Catholic theologian Shawn Copeland to give Candler’s McDonald Lectures

Emory Report | Oct. 6, 2020

Story image

Shawn Copeland, the 2020-2021 McDonald Lecturer, is recognized as one of the most important influences in North America in drawing attention to issues surrounding African American Catholics.

PrintPrint

Candler School of Theology welcomes M. Shawn Copeland as the 2020-2021 Alonzo L. McDonald Family Chair on the Life and Teachings of Jesus and Their Impact on Culture. Copeland is professor emerita of systematic theology at Boston College.

As McDonald Chair, Copeland will present two public lectures and teach a systematic theology course, “Suffering, Solidarity and the Cross.” Her first lecture will be held Wednesday, Oct. 14, via webinar. The second lecture will take place during the spring semester. The lectures are free and open to the public, but registration is required.

In her first lecture, Copeland will discuss "The Political Imagination of Jesus of Nazareth" on Oct. 14 from 11 a.m. to 1 p.m. Register here. With acts of healing, images, stories and parables, Jesus of Nazareth advanced a distinctive political vision on behalf of the reign of God — a vision at once historical and eschatological, ethical and moral, political and religious, personal and communal. While his preaching aroused suspicion among imperial and religious authorities, it was, in fact, an appropriation of the ancient Jubilee traditions of Israel.

This lecture explores Jesus’ vision in order to discern imperatives for authentic human living in our nation’s increasingly divisive and polarized social situation. This lecture is addressed not only to Christians, but to all women, men and youth of good will who are concerned for our “common home.”

Copeland earned her PhD in systematic theology from Boston College. Before returning there in 2003 as a faculty member, she taught at St. Norbert College, Yale Divinity School and Marquette University. In addition, she served for 12 years as a summer adjunct-faculty member of the Institute for Black Catholic Studies at Xavier University of New Orleans. She retired from Boston College in 2019. 

A frequent lecturer on college and university campuses, Copeland addresses topics related to theological anthropology, political theology, social suffering, gender and race. She is recognized as one of the most important influences in North America in drawing attention to issues surrounding African American Catholics.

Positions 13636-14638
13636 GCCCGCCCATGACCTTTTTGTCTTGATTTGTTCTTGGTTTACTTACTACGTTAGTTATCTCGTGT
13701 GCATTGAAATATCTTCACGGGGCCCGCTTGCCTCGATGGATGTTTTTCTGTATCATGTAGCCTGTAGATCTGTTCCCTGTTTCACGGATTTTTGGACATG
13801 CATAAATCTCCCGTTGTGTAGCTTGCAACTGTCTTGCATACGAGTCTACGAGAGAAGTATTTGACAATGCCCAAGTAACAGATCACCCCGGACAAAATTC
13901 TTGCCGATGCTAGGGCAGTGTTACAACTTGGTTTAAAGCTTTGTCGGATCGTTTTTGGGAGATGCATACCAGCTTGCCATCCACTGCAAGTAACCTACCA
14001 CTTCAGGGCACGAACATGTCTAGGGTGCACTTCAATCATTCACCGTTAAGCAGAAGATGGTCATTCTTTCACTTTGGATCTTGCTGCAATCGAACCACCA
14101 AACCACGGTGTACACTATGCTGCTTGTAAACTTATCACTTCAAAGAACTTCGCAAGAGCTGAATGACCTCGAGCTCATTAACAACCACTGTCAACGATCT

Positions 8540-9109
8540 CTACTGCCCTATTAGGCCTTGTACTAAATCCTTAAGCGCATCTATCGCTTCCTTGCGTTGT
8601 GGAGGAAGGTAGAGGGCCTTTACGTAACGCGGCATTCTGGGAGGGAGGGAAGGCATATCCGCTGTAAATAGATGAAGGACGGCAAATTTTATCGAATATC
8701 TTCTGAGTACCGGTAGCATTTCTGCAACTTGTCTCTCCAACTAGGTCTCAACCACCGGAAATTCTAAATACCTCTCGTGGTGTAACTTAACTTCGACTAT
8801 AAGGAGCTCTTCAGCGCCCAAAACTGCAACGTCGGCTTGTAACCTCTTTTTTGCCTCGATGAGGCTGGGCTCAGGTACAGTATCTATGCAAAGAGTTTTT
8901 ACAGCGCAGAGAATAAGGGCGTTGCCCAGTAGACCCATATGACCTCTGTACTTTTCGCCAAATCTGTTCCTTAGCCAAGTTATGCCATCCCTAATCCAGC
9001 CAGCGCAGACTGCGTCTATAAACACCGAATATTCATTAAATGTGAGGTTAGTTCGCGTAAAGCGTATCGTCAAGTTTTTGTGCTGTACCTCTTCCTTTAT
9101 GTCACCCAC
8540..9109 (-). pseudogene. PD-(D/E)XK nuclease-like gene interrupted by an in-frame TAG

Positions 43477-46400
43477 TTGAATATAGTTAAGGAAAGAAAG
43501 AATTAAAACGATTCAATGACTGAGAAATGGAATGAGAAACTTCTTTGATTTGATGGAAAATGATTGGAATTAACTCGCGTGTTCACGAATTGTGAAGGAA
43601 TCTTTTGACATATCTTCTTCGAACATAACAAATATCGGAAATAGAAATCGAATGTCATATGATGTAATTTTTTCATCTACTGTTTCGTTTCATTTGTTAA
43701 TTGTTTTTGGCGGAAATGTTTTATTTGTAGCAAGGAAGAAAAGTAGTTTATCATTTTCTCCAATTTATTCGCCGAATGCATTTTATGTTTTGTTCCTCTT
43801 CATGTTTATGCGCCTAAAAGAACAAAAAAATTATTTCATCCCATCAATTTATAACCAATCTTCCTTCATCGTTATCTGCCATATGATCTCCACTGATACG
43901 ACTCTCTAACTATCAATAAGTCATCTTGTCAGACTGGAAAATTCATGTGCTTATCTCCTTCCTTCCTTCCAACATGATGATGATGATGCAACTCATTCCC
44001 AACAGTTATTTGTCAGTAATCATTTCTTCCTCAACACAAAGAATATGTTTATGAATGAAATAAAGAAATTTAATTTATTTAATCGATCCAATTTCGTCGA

Copeland is a prolific author, with more than 100 publications to her credit. She is author of “Enfleshing Freedom: Body, Race and Being” (Fortress Press, 2010) and “The Subversive Power of Love: The Vision of Henriette Delille” (Paulist Press, 2009). She is the principal editor of “Uncommon Faithfulness: The Black Catholic Experience” and co-editor with Elisabeth Schüssler Fiorenza of “Feminist Theologies in Different Contexts” and “Violence Against Women.”

Copeland has been the recipient of several awards, including the Yves Congar Award for Excellence in Theology from Barry University, Miami, Florida; the Distinguished Scholar Award from the Black Religious Scholars Group of the American Academy of Religion; and five honorary degrees. She is a member of numerous academic societies including The Catholic Theological Society of America, The American Academy of Religion, The Society for the Study of Black Religion and The Black Catholic Theological Symposium.

The October lecture is made possible by the McDonald Agape Foundation, with additional support provided by The Aquinas Center at Emory University's Candler School of Theology. 

About the McDonald Chair

The Alonzo L. McDonald Family Chair on the Life and Teachings of Jesus and Their Impact on Culture is supported by gifts from the McDonald Agape Foundation, founded by Alonzo L. McDonald, a longtime trustee of Emory University. The McDonald Agape Foundation “supports lectures and other public presentations that deal creatively and imaginatively with the person and teachings of Jesus as they shape and form culture.” 

Recipients are given a distinguished visiting professorship, in which they speak and teach in the focused area of Jesus’s effect on culture and, conversely, culture’s shaping of the figure of Jesus.

Past McDonald chair lecturers include Judge John T. Noonan of the U.S. Court of Appeals for the Ninth Circuit; composer Alice Parker; art historian Herbert Kessler; historian and documentary filmmaker Randall Balmer; author James Carroll; Episcopal priest and bestselling author Barbara Brown Taylor; Pulitzer Prize-winning author and historian Garry Wills; Jesuit priest and film professor Lloyd Baugh; scholar David H. Kelsey; scholar David F. Ford; scholar Walter Earl Fluker; and scholar Roberto S. Goizueta, among others. View a full list of past chairs.